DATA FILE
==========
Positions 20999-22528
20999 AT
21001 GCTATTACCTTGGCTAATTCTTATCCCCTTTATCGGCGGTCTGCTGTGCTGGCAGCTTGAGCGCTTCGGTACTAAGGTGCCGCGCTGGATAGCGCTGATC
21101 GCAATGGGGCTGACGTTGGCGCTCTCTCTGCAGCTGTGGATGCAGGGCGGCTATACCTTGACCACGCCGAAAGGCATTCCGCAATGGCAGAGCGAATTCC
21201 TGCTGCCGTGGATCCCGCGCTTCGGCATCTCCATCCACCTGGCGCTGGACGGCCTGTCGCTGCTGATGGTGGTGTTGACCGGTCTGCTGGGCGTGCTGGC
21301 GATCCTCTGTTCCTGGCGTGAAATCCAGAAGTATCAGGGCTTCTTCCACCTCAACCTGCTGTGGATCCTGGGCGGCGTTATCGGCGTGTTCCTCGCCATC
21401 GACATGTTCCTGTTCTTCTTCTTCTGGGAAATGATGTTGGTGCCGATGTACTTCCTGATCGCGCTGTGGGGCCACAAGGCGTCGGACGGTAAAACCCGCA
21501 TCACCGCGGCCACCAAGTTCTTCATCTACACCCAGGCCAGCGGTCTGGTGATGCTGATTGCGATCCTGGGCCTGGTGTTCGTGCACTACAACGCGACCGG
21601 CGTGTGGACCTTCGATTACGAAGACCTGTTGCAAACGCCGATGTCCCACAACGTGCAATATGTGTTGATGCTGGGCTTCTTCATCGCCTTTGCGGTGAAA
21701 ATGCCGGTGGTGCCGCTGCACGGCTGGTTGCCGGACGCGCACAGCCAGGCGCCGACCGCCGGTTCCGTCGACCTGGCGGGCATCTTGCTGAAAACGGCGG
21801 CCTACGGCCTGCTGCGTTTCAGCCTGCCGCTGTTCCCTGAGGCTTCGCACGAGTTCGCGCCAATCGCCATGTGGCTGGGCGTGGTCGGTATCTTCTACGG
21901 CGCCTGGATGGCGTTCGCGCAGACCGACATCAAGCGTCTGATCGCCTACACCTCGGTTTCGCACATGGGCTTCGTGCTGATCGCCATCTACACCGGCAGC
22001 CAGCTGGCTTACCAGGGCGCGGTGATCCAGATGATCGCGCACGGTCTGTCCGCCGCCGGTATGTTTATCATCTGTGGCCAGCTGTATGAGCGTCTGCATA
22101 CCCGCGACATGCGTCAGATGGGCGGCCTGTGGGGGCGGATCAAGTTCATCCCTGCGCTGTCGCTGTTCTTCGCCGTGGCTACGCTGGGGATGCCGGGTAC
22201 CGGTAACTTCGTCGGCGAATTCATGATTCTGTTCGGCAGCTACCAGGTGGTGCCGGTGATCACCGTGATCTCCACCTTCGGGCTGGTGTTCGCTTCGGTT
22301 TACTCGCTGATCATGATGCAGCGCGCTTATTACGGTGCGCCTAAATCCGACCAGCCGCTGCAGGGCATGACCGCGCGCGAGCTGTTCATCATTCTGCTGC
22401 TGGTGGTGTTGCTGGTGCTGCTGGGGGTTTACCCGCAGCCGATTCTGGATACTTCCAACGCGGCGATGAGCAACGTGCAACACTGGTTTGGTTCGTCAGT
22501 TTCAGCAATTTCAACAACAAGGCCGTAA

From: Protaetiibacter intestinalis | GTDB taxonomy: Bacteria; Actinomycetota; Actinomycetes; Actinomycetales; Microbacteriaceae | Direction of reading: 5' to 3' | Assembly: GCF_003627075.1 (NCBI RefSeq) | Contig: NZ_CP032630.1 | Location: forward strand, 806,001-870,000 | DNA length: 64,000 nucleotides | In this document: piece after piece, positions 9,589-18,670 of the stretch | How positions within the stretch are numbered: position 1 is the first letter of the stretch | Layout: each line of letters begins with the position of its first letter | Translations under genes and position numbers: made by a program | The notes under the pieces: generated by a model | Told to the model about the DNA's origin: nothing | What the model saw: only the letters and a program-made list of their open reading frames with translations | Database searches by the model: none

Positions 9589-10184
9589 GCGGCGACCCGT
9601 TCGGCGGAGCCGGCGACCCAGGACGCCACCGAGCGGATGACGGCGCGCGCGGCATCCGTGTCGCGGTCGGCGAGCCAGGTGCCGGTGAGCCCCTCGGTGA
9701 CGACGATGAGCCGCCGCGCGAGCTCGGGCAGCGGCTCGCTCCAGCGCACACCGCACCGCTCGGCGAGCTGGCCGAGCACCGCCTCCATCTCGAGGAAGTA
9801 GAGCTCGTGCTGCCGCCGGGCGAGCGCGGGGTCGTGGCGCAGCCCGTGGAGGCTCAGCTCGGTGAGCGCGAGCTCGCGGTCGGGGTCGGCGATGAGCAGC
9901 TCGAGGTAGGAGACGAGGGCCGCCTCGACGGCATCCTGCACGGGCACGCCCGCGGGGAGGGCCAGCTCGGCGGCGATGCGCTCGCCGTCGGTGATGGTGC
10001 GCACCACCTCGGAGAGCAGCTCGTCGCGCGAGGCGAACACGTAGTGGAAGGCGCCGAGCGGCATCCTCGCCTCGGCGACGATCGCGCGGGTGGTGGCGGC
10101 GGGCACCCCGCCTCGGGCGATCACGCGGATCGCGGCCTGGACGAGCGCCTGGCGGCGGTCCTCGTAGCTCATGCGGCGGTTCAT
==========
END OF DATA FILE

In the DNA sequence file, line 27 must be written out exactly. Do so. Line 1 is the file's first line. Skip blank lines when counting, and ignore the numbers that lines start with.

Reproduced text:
10101 GGGCACCCCGCCTCGGGCGATCACGCGGATCGCGGCCTGGACGAGCGCCTGGCGGCGGTCCTCGTAGCTCATGCGGCGGTTCAT